Thoughts on Eat & Run by Scott Jurek/Steve Friedman
For a few days I was hearing this mantra in my head, ‘pain only hurts’. I thought about it. If that’s enough to get you through something. If it’s true. Sometimes pain is an indicator of a problem that can escalate if it’s not addressed.
Or if you ignore it long enough does it cede its control over you?
It made me think of the chapter in ‘Eat, Pray, Love’ where the author is taught by an Indian guru to use the pain, to feel it, to have the pain be the meditation. (Sad I get my knowledge of zen/yoga/meditation from an American adventurist, I know.)
Then I picked up Eat & Run by the super-ultrarunner Scott Jurek which I’d begun reading the week before. I flipped through the pages to find my place ans saw that one of the early chapters in the book is called ‘pain only hurts’, which was the motto of Jurek’s high-school coach.
If I’d never picked up the book again, I might have thought it was my own head that had come up with that.
In 2006, Jurek paced for a fellow ultrarunner named Brian at an 100 mile race in Northern California. Brian made it to with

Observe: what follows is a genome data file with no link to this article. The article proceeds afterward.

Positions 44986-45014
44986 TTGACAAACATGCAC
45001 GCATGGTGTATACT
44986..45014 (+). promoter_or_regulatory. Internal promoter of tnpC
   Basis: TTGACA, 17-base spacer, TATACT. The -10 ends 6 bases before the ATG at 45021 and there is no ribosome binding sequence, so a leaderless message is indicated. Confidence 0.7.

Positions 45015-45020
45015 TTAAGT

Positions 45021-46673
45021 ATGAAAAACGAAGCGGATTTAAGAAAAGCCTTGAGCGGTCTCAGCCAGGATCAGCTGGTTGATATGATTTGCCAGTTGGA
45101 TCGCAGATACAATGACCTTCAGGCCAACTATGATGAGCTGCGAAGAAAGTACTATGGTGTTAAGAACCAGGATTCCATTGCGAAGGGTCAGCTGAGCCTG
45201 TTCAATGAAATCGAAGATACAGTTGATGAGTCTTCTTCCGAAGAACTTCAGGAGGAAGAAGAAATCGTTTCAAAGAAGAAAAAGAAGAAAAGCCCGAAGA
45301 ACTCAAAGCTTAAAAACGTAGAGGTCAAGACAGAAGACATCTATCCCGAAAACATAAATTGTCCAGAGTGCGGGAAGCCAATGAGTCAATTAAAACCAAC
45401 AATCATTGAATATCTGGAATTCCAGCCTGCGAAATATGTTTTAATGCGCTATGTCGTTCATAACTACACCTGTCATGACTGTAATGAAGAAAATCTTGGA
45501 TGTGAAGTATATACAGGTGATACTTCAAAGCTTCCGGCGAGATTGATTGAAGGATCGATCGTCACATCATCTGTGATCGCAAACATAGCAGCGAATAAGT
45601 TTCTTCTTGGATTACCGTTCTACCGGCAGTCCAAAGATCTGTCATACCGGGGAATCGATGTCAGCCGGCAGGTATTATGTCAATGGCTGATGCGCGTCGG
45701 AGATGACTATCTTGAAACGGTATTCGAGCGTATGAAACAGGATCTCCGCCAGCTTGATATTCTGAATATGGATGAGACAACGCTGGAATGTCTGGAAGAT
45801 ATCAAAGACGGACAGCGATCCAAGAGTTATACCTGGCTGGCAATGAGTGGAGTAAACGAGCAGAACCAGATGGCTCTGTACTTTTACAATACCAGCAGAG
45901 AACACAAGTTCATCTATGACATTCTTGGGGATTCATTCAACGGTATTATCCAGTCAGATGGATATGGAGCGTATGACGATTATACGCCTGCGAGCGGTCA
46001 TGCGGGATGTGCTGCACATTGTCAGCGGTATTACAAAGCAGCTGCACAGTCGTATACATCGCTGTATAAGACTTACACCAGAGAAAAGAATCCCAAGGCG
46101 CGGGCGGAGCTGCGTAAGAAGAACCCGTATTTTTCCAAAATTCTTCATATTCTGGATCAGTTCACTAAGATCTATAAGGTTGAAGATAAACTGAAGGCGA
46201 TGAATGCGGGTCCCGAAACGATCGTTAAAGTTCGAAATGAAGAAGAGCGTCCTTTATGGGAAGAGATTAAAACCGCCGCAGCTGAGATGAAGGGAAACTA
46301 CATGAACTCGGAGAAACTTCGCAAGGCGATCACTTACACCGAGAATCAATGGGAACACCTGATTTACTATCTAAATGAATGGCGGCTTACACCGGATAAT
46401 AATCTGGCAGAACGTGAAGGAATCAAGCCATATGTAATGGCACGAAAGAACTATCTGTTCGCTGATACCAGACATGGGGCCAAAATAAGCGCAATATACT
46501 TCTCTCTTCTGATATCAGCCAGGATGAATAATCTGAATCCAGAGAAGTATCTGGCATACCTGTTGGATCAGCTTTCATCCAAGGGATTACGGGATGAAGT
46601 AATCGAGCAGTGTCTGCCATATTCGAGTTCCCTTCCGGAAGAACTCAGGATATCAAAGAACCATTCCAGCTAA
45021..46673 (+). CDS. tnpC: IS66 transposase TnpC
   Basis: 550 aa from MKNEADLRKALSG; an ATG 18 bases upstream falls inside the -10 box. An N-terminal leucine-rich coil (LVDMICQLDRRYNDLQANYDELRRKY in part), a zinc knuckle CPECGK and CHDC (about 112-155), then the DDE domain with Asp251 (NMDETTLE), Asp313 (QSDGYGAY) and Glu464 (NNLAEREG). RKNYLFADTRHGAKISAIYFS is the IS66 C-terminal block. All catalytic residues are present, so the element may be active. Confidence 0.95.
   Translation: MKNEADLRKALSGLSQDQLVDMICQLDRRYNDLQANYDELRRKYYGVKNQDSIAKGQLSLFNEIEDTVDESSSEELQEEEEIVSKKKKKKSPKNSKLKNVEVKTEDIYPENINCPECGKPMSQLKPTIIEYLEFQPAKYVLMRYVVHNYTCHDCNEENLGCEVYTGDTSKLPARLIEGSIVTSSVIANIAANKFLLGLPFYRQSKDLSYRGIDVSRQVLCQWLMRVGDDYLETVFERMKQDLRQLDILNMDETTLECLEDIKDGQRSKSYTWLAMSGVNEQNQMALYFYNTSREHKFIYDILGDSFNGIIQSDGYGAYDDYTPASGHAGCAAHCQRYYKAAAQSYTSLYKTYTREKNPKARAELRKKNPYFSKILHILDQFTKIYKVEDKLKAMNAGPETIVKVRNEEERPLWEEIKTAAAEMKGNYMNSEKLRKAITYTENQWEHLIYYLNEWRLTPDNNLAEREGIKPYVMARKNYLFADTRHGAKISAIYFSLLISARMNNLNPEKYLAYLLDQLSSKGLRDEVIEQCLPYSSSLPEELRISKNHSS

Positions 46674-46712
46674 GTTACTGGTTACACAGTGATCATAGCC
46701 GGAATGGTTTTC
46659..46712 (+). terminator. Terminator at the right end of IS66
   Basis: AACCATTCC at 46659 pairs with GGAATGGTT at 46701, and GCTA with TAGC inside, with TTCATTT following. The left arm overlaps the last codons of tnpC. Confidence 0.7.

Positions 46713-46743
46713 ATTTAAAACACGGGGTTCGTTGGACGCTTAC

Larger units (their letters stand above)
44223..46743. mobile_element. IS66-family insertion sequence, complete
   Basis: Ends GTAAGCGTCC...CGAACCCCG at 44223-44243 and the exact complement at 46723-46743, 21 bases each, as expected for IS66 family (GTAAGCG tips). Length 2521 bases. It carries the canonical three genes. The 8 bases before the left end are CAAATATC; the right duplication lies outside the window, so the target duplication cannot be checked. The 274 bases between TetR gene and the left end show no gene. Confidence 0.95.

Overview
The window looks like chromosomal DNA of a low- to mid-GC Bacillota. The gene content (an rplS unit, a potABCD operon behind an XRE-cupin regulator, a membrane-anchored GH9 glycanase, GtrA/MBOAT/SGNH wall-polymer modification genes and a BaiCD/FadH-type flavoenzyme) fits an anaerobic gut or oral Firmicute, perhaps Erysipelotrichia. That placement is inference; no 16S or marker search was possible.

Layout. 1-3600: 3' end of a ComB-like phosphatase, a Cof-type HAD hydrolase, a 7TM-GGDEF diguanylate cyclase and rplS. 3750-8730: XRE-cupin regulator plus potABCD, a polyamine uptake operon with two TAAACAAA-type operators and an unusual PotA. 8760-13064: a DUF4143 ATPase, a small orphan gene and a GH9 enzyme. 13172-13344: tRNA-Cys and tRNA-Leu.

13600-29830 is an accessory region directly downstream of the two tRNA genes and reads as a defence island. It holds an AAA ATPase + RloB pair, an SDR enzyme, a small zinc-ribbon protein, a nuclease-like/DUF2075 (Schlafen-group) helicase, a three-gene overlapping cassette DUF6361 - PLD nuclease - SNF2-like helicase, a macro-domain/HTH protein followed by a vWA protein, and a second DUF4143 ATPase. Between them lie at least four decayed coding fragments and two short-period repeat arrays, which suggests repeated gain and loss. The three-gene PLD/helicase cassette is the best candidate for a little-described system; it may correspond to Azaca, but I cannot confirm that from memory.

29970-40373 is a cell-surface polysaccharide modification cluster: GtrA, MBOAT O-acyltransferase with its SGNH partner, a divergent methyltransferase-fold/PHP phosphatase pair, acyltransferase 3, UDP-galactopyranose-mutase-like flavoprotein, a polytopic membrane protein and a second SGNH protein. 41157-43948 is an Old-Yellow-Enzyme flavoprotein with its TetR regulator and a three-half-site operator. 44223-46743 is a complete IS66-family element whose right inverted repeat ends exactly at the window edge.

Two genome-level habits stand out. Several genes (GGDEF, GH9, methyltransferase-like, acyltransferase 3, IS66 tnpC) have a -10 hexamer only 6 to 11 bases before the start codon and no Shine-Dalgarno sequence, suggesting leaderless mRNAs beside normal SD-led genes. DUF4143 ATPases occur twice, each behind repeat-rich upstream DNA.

in 100 fee of the finish line, the closest runner 12 minutes behind him, and he collapsed. Jurek and someone else supported him to the finish line. Instead of winning, Brian was disqualified.
In trying to explain how someone can run for 100 miles and collapse within reach of the finish line, Jurek writes,
Science is about objective measurement so it’s’ understandable that it has an innate bias for things that can be measured… It’s not possible to measure the mysterious workings of the will. – pg. 161
So reason isn’t G-d after all.
The story is remarkable and it got me moving. The day I began reading it I ran 4.5 miles, about 50% more than my next longest distance.
The writing is, as you’d expect from a ghost-written book, not great. It flows glibly. Even the parts about extreme endurance and pain, those are glib too. Or is that how Scott approaches everything? He claims to be a thinker, to always asking why, to have a gaping need for something that he’s found only by pushing himself further and further. I know that because he told me, not because he showed me.
At the end of each chapter is a vegan recipe and sometimes running tips as well. Some of those recipes actually look doable even for a carb and dairy eater like me.